Tuesday, November 27, 2012


When I first heard the concept behind Moshidora, it cracked me up. A high school girl manages her high school's baseball team using Peter Drucker's business book Management. How were they going to pull that off? I expected a comedy about a failing team that pulls wacky stunts as they vainly try to apply corporate management techniques into their training. I was not expecting a heartfelt slice-of-life show that balanced comedy and drama in a sincerely told and uplifting story. For whatever reason, baseball media seems to be especially good at this sort of underdog tale.

Kawashima Minami volunteers to manage her high school's baseball team when her best friend, and the team's current manager, Miyata Yuki is hospitalized. Minami hates baseball and knows nothing about management, but being a gung-ho young woman she visits the bookstore and finds a volume with which to educate herself about the latter. The team is full of unmotivated and discouraged young men, but Minami applies herself, and with the help of Yuki and team member Nikai, she employs Drucker's techniques to energize and focus the team, setting their sights on the Nationals.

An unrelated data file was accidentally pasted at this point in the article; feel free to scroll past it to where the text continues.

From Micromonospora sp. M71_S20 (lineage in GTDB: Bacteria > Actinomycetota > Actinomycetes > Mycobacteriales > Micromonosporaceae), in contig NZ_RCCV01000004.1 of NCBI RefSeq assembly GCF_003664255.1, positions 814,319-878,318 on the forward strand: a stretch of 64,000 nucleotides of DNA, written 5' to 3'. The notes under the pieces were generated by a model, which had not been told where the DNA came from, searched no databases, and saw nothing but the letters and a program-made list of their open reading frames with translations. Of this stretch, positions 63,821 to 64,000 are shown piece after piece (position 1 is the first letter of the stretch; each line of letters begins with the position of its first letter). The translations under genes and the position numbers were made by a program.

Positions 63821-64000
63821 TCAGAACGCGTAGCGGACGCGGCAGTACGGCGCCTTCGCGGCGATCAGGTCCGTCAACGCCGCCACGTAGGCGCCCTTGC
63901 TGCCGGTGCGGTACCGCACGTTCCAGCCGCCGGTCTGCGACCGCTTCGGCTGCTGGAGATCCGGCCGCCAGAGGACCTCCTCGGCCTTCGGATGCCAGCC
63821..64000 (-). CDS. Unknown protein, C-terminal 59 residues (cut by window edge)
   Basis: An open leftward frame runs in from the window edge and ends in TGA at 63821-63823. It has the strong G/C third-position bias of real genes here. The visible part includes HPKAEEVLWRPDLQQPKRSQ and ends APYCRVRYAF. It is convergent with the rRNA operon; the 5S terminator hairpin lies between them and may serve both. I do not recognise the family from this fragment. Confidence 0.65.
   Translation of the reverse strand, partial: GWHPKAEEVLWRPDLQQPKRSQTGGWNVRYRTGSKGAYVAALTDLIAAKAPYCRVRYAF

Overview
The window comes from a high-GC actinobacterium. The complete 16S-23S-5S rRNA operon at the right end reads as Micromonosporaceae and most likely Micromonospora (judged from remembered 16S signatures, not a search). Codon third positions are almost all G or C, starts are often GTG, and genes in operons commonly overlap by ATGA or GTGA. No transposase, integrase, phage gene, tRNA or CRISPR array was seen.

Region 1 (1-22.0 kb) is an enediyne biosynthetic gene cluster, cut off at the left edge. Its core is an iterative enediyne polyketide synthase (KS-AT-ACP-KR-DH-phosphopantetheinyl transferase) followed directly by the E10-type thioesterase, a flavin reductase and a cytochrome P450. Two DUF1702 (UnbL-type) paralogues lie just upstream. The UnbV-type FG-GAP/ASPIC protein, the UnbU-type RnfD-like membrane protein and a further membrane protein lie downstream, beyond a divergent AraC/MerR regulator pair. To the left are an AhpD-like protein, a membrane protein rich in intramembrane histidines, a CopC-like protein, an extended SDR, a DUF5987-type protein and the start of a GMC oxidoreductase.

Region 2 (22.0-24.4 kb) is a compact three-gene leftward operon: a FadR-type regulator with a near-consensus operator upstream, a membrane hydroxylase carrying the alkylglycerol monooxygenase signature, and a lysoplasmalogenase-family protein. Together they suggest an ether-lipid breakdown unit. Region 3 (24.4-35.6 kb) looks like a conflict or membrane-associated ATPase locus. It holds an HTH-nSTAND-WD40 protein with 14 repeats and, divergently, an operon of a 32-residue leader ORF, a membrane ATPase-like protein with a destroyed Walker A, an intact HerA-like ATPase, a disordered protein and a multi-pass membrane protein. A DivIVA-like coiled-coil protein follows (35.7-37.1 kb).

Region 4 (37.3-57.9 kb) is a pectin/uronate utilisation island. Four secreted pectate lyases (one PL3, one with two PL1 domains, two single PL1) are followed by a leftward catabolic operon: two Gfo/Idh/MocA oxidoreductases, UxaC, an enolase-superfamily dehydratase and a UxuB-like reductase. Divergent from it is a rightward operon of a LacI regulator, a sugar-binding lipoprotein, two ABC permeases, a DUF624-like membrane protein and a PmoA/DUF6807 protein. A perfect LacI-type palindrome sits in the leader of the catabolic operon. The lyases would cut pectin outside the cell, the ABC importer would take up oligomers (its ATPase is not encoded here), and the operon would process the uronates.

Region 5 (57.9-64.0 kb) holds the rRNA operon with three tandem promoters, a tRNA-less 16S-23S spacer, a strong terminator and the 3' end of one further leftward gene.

Now, I'm not such an anime connoisseur that I can comment knowledgeably on production aspects such as animation, sound, voice acting, and the like. I will say that you're not missing anything if you skip the first two minutes of each episode, which is the introduction and opening theme, the latter of which is pretty terrible. The ending theme isn't bad, but it's nothing special. The animation is good enough that if you're just a casual viewer, like I am, you'll have no cause for complaint. Occasionally the series makes use of super-deformed art for comedic effect. The story is well-told and well-paced. We get some early episodes setting up how Minami transforms the team using management best practices, and then the series tones down on introducing new terms and concepts and goes into showing how the efforts of Minami and the others are working out for the team. There are some predictably dramatic moments, but they're handled very well. Nothing overblown; the characters act how you'd expect high school kids to act under pressure or grief. Overall, this is a funny, sweet stories that tells an uplifting story in just the right amount of time.

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